Wilson: “Gerry Adams, President of Sinn Féin, thank you.”
Anyway, I’m joining Sinn Fein now. If they’ll have me. Just as a regular punter who wants to learn and contribute with whatever strengths I might have or learn. I’d like to see a proper socialist Ireland. I’d like to be educated as to how ordinary people like me can help bring about the changes which would make every child equally cherished and make everyone have equal rights. I realised the best way to revolt is vote. And the only vote that’s gonna give anyone a chance of bringing to fruition paragraphs three and four of the Proclamation of 1916 is Sinn Fein, because no other party at the moment is going to honour that Proclamation. If they were inclined to honour it they’d just hand over and say let’s have an election. “
FreeDessie Ellis, Sinn Féin TD, spoke this morning on the Domestic Violence (Amendment) Bill 2014.
Yesterday, I stood with party colleagues and other members of the Oireachtas at the Dáil gates for a minute’s silence in memory of the men and women and children who have died at the hands of their partner or ex-partner since 1996. This was a very poignant event coming on the International Day Opposing Violence Against Women. A shocking 78 women and 10 children have been murdered in these 18 years. The event was organised by Women’s Aid who had laid out shoes along a blank sheet to mark a timeline of these needless and tragic deaths. Shoes, flat heels and sandals standing in silent memoriam of the lives stolen. These lives as the vigil so movingly stated are stolen lives. They are stolen from their families, their friends, their communities. Snuffed out by an abuser who should’ve been stopped.
One in five women experience domestic violence in their lifetime. This ranges from physical, emotional, sexual to financial abuse. From abuse, threats to kill and abuse behaviour, to stalking and harassment. By their very nature these are mostly crimes which go on behind closed doors when the curtains are drawn when the world around stops looking. But it also happens right out in the open.
We must strive to improve public awareness of the risk factors of domestic violence and to encourage everyone to make their homes, their community, their circle of friends, a place where this kind of abuse will never be accepted. Because unfortunately we have a culture today where subtly every day teaches young men to do many of the things that can lead to domestic violence. This trend in our society is called the ‘rape culture’. Its name is shocking and some dismiss this as over over the top but the symptoms are undeniable and its effects illustrated by those 78 empty womens’ shoes are too horrific to ignore. Rape culture is the tendency in modern culture to dehumanise, devalue and commodify women. It has always been there but has become much more obvious in the modern era with the partial successes of the early feminist movement and the 24-hour consumer capitalist culture which has sprung up alongside the internet.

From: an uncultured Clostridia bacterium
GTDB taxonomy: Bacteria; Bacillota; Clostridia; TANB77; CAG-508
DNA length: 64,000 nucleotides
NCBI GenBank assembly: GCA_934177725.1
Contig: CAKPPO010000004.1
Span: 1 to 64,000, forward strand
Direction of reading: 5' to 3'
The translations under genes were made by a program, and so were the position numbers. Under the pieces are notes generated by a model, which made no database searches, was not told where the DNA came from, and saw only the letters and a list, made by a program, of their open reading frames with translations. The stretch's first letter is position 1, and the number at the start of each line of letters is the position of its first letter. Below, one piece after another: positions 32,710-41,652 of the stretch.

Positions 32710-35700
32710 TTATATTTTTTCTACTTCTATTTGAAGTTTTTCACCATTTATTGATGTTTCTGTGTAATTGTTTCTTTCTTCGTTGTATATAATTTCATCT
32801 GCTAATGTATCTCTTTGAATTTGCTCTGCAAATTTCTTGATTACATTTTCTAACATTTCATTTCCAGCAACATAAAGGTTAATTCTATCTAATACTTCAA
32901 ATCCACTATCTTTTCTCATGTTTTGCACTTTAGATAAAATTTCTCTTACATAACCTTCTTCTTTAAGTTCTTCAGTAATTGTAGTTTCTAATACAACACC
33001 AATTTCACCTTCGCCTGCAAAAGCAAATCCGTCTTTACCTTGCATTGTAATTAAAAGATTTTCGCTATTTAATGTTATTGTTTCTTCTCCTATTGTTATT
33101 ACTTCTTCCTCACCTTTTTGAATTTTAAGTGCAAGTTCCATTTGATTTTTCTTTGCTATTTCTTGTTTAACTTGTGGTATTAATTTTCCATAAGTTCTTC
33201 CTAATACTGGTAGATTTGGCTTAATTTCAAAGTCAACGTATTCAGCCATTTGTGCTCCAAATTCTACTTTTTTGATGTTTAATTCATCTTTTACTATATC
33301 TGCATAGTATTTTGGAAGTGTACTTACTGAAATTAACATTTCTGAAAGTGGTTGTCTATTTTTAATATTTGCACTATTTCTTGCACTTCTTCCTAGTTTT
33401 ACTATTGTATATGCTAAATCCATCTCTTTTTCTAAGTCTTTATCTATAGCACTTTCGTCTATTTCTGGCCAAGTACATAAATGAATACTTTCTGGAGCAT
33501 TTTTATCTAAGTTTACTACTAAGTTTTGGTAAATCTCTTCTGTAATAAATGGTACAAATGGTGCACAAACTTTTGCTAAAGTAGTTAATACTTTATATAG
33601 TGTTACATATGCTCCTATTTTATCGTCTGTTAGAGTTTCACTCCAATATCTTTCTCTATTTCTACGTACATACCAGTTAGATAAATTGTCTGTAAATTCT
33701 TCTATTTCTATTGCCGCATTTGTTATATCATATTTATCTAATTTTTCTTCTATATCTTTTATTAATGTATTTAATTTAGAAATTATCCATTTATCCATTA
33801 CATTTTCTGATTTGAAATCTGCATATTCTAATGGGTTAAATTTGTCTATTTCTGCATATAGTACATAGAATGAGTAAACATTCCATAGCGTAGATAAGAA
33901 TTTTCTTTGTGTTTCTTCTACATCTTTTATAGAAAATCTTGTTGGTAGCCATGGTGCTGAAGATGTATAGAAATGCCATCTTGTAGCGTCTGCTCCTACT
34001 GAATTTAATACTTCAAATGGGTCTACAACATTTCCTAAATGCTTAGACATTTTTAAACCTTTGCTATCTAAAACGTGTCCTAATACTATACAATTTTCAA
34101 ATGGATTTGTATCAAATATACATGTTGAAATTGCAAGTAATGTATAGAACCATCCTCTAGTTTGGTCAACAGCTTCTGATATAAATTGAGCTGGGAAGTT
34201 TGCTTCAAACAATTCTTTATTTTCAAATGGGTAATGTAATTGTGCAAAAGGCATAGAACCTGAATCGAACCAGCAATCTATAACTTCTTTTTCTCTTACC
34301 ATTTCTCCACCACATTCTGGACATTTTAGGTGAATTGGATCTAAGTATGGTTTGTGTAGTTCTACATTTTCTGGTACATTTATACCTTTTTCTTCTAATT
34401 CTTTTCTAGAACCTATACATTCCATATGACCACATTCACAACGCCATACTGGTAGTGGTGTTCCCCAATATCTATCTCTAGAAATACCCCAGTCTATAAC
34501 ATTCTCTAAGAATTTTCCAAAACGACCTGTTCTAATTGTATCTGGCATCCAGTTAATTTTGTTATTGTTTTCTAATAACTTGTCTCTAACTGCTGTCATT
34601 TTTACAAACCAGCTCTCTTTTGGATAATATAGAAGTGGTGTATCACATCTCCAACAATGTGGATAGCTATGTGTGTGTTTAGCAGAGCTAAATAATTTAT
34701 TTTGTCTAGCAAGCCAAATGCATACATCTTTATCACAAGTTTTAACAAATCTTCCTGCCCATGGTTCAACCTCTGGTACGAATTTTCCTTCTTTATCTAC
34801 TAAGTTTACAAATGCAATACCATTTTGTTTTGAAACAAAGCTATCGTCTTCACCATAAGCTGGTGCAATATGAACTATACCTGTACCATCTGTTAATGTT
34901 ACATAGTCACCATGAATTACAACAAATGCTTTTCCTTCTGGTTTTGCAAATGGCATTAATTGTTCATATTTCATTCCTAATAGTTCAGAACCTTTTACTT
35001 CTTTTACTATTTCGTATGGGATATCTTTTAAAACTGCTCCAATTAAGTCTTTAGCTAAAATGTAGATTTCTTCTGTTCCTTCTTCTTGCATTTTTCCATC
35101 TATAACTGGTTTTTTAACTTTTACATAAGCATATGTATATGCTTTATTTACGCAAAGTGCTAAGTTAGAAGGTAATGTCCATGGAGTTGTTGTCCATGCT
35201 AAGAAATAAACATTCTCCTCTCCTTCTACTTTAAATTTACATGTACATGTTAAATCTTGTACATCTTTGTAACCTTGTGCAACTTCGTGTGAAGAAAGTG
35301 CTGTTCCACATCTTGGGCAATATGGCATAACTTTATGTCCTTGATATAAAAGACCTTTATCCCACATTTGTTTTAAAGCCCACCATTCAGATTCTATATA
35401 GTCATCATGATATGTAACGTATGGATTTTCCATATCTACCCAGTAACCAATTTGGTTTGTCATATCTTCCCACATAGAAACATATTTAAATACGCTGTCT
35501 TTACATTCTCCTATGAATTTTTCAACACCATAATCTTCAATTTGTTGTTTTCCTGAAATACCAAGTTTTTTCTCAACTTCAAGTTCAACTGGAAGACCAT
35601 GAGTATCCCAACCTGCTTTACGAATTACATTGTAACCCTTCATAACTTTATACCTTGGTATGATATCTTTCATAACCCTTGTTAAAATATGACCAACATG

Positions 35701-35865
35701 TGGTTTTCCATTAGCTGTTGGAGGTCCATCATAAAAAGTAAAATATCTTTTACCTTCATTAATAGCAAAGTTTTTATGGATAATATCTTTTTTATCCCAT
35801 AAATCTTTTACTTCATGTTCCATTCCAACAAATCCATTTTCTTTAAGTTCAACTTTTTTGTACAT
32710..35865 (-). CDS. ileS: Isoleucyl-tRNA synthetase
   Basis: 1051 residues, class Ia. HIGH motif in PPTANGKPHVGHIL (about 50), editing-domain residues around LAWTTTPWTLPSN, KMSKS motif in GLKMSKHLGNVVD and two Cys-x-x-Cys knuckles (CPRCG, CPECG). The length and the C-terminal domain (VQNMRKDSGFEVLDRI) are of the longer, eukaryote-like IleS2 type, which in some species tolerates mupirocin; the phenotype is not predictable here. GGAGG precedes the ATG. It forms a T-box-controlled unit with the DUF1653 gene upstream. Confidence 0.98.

Technology is not to blame but it is often the medium through which this culture finds its most vile expression. This tendency creates a culture which normalises the idea that women’s bodies are not wholly their own. It encourages blaming rape victims instead of rapists. It jokes about men who beat their partners and it belittles, demonises and threatens all those who challenge it. This is the culture our young men are growing up in.
It seems like every week there is a new case of a woman who has been a victim of sexual assault who has watched her abuser go free because a judge felt sympathetic to the criminal. These judges have handed down fines for which must be the vile and reprehensible crimes a person can commit. This is a slap in the face to those who sought to have their attacker prosecuted but it also says to women and girls who are victims of sexual violence: Don’t bother, the state will not punish your attacker but you will be put through the mill anyway.
As with many of our worst social issues, there are why many whose voices are not heard. This is why we have brought the bill. It’s to try to make it easier for people to flee this kind of abuse. It is crucial that we promote opposition to this kind of behaviour.
But it is also essential, that people who seek to leave, to get out can do so, can be supported, validated and protected. That is what we seek to do.
Last night on BBC One, Spotlight’s Mandy McAuley investigated the use of public money to pay the rent of constituency offices of MLAs including Arlene Foster (DUP), Ross Hussey (UUP) and Sinn Féin members Martin McGuinness, Francie Molloy, Mitchel McLaughlin and Daithí McKay.
If ye can’t beat them, rob them.
The second part of the two-part exposé continues next Tuesday.
Part one is repeated tonight on BBC Two NI at 11:20pm.